1.  Do nothing.  This is terrible. They will sue you, win the case, and depending on the state they can garnish your wages when you get back on your feet again.  
 

2.  Continue to cooperate.  Get a 90 day deferral and then pay $50 per month until the balance is all paid off. 
 

3. Fight them.  Learn everything you can about arbitration. 

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So should I go ahead and send out the DV letter now? And what about my name being spelled wrong? I feel like that should be something. How can they collect on a debt from someone if they don’t even have the correct name (i.e. my name being spelled wrong)

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51 minutes ago, Victoria8055 said:

So should I go ahead and send out the DV letter now? And what about my name being spelled wrong? I feel like that should be something. How can they collect on a debt from someone if they don’t even have the correct name (i.e. my name being spelled wrong)

It could simply be a typographical error.  If you send a DV, wait to see the spelling of your name on possible documentation that might be sent to you in response.  

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5 hours ago, Victoria8055 said:

So should I go ahead and send out the DV letter now? And what about my name being spelled wrong? I feel like that should be something. How can they collect on a debt from someone if they don’t even have the correct name (i.e. my name being spelled wrong)

Which path will you follow?   If you want to fight this, you can probably win. Your first step in fighting this would be a DV letter.  
 

Some people disagree with me, but whenever I sent out DV letters I would include something like “I elect arbitration for all disputes regarding this account.”   That probably won’t help, but occasionally it helps. And it never hurts.  

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Well I honestly don’t really have any other choice but fighting it. And when you say I could fight this and probably win, are you saying that with or without a lawyer? I also went ahead and recorded the entire phone conversation I had with the MCM rep as well. 

 

Even without the pandemic, there’s no way I could get any employment right now due to my grandma’s current condition. I could probably be out of the house for a max of 2 hours before she would need me for something. She pretty much requires constant around the clock care. Luckily my mom has been taking care of her medical bills (prescriptions, doctor appointments, etc) since I hit $0 in my savings, so that’s been a blessing. 

 

I know this probably doesn’t make a difference, but this whole thing stemmed from a few years ago from my ex-boyfriend who was abusive and manipulative (also pulled a gun on me when we were in the car once) manipulated me into buying him a dog and stating he would pay me back for it. Not only did he never pay me back for the dog, but he also left me on the hook for the payment as well as selling the dog after we broke up (I came home with bruises all up and down my arm and one on my chest/neck area where you could see part of it if I wasn’t wearing a turtleneck) and that pretty much sealed the deal for the relationship.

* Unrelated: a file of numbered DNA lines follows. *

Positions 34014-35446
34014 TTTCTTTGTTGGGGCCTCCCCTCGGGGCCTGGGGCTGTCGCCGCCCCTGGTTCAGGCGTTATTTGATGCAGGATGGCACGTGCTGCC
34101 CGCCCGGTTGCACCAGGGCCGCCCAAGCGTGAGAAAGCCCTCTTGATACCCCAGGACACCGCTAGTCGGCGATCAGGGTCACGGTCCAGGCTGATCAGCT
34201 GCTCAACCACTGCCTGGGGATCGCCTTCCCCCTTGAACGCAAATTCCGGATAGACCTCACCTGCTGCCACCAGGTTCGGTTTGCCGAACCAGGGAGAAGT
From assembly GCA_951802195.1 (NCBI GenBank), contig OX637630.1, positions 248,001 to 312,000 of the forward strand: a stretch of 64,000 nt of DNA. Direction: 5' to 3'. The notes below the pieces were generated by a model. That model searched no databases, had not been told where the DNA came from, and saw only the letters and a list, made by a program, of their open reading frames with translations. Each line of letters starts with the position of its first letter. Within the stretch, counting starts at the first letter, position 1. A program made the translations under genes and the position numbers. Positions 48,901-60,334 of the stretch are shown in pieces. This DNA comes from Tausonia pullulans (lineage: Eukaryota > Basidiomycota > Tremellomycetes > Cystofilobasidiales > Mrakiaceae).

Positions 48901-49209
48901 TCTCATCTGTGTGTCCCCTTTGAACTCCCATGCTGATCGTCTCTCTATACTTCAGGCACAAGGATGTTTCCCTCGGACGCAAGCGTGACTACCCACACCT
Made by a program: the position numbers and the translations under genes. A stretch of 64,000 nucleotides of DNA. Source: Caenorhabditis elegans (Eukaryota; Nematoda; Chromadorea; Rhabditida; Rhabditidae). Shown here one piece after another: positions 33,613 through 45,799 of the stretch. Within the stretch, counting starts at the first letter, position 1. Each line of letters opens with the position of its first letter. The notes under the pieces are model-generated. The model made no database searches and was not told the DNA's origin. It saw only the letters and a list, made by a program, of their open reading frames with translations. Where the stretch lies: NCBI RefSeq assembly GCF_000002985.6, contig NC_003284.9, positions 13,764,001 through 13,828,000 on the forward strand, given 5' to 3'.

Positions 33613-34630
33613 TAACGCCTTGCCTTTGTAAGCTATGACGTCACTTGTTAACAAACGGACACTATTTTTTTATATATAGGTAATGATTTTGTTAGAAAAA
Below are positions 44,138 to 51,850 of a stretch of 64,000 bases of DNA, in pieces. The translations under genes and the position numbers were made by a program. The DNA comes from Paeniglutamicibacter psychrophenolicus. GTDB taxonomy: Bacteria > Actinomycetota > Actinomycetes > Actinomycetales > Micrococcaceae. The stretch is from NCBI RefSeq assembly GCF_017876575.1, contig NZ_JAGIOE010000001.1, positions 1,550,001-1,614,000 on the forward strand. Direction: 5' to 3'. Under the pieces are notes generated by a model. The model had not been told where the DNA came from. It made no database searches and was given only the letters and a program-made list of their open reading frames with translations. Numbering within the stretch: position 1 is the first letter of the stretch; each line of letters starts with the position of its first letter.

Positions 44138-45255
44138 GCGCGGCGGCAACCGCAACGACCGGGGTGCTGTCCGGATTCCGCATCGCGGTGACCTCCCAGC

So yeah. That’s how I found myself in this whole position in the first place. I’m completely broke from using the savings I had left after losing my job due to the pandemic to care for me and my grandmother + pay for her medical bills. To put it lightly, it hasn’t been a great year for me. 

 

Thank you for all your help so far. Again, I truly, truly can not begin to even explain how much I appreciate it. You have seriously been great to me. 

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It's my understanding that Comenity has a very good arbitration clause in their agreements.  Even though the discussion of arbitration is very premature right now, it's something that can be extremely helpful if things get that far.

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- Backfromthedebt: I sent out the DV letter today, I added what you told me to say as well. 

 

- LaneBlane: What does that mean? Sorry, i’m extremely new to all of this stuff and have no idea what that means or if it’s a good or bad thing....lol. Trying to learn as much as I can about this stuff. 

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2 hours ago, Victoria8055 said:

- LaneBlane: What does that mean? Sorry, i’m extremely new to all of this stuff and have no idea what that means or if it’s a good or bad thing....lol. Trying to learn as much as I can about this stuff. 

If they eventually file a complaint in court, you have a very good chance to move things to arbitration.  This is something you don't need to think about at this early stage.  Hopefully it won't get that far.

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I find it better to plan ahead.  You probably have a few months before you need to go to arbitration.  That gives you time to learn all about arbitration.  I would strongly suggest reading up on some of the arbitration threads on this forum.  The more you learn, the more confident you will be if and when you need arbitration.  

I was one of the first people on this forum to use arbitration.  It not only saved me tens of thousands of dollars, but also let me sleep at night.  

So, learn and be confident.  Their biggest weapon is your fear and lack of knowledge.  If you learn and are confident, that is 90% of the battle.  Their biggest fear is someone who knows enough about arbitration to beat them.